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Educational Skills With ADHD

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  • Category: Adhd

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In which ways would someone with ADHD struggle with their ability to gain educational skill compared to someone without ADHD?

ADHD is a neurodevelopmental disorder, which means that there are deficiencies in the brain with ADHD that affect the development of a child. ADHD does not influence the intelligence of a child, but is commonly thought to. However, having ADHD does affect a person’s ability to regulate attention and emotions, and produces hyperactivity, impulsivity, and organizational problems. Someone with ADHD would struggle to gain educational skill by having a lack of cautiousness in school work, overlooking small details in schoolwork, and make careless mistakes in larger assignments and projects.

These inattentive mistakes can also apply to many other day to day activities such as emotional state of a person with ADHD, which tends to be more prominent in kids rather than adults.Since the tendency to have inaccurate emotions is so prominent, it can be sometimes difficult to deal with a student or classmate who has ADHD, because ADHD can trigger intense emotions as well as mood swings that are negative and are usually visible in anger, hurt, or frustration. Someone with ADHD would also struggle with paying attention in school during lectures, and conversations.Having this disorder in an educational environment will cause someone with ADHD to be more likely not to listen when being directly spoken to. When being directly spoken to, someone with ADHD will struggle with being able to recognize emotions in others, and sometimes do not even process the emotions of others at all, portraying them as insensitive. As well as struggling to comprehend conversations, people with ADHD are easily sidetracked, and do not follow through with schoolwork, taks, duties, and chores.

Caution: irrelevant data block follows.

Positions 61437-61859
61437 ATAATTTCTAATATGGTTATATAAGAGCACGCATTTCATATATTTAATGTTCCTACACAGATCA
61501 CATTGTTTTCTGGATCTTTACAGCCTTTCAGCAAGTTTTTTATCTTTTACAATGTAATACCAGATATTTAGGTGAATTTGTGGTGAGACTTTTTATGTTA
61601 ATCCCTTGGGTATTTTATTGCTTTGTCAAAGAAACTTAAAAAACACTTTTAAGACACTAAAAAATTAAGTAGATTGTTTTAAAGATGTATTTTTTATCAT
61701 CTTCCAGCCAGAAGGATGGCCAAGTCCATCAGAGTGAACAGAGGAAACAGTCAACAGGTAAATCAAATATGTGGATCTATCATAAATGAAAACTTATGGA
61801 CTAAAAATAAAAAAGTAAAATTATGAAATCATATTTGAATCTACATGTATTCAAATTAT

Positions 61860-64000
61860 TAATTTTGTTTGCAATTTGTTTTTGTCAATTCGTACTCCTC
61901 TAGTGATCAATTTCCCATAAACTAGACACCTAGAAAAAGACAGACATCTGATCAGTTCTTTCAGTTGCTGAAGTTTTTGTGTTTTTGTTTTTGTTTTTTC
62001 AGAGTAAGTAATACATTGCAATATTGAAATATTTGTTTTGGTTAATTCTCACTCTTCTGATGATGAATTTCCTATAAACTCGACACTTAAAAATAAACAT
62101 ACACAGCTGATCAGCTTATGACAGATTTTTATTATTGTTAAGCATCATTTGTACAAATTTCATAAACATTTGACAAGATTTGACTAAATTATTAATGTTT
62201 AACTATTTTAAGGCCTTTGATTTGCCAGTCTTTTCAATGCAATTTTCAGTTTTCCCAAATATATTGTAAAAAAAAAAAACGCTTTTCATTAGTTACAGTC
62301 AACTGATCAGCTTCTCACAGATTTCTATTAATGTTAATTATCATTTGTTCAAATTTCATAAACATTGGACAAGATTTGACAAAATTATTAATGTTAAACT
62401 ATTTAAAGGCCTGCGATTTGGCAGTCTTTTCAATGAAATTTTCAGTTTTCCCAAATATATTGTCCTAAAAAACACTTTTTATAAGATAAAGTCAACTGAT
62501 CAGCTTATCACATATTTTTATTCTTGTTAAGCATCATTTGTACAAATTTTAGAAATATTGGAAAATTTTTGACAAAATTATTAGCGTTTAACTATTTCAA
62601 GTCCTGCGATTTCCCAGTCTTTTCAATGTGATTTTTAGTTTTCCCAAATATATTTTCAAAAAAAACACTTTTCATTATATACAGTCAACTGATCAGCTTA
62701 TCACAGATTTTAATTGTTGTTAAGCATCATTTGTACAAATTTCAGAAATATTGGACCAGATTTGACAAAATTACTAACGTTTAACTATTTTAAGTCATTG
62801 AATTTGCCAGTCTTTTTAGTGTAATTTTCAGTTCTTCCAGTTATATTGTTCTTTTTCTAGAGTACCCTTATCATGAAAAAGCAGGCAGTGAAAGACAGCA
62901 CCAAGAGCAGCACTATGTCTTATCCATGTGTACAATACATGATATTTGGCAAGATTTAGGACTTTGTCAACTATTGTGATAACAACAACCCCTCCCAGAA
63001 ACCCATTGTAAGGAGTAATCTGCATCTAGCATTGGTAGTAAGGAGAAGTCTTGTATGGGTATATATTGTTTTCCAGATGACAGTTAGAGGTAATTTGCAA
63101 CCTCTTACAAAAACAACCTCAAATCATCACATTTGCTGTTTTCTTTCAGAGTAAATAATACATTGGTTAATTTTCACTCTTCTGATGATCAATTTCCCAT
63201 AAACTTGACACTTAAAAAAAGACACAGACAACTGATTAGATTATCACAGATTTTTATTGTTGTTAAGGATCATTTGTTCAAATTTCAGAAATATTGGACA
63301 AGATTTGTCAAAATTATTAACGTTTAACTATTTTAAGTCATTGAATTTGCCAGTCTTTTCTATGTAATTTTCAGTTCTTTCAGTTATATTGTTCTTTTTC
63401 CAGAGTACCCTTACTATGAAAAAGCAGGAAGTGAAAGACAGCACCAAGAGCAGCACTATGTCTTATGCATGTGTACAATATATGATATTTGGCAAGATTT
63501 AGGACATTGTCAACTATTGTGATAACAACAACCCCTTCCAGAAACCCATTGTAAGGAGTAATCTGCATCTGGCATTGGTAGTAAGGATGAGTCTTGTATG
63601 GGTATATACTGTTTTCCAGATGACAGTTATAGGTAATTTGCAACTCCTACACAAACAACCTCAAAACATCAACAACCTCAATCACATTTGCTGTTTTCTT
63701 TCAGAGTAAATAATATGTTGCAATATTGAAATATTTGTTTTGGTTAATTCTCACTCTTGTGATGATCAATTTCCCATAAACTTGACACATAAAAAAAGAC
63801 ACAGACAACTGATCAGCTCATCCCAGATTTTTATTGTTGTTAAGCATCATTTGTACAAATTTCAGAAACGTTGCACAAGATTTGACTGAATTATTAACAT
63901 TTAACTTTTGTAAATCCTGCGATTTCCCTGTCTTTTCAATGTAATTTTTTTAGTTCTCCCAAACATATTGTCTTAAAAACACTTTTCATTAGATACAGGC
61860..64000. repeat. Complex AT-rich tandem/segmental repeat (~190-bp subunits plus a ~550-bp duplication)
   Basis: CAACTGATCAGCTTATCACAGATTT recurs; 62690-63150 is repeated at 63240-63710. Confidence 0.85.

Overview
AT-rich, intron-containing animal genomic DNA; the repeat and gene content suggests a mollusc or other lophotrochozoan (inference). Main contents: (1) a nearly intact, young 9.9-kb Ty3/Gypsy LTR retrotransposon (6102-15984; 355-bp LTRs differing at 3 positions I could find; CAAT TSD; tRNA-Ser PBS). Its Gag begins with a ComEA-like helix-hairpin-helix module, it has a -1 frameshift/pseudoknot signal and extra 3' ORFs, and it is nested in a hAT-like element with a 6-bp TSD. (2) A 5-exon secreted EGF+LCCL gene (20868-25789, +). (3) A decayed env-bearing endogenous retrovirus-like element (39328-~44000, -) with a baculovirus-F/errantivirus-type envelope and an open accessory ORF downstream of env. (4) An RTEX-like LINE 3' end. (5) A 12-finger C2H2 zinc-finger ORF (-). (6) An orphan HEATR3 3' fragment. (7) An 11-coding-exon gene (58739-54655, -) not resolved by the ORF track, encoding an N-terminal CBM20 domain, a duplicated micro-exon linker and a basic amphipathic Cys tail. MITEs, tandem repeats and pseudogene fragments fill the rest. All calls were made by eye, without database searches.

How could someone with ADHD improve their learning abilities in education? When someone with ADHD is studying for a test, rereading is ineffective way for them to learn or become successful on a test. This may be because reading is quite challenging, and comes across to the reader as passive, as well as not enjoyable for the brain of someone with ADHD to learn information.

Reading with ADHD may take several minutes longer than someone without ADHD because reading words, sounds, and phrases quickly because reading is too complex for the ADHD brain, so when reading those phrases and sentences, the brain must stop and sound out letters and words. Research shows that the best way for someone with ADHD to study is by making a practice test before an exam. Someone with ADHD who is successful in studying would look over important parts of notes, study guides, puzzles, and asking their peers what they think is important, then create a study guide based off this information. When using this study guide, research shows that studying in multiple settings will help this studying process.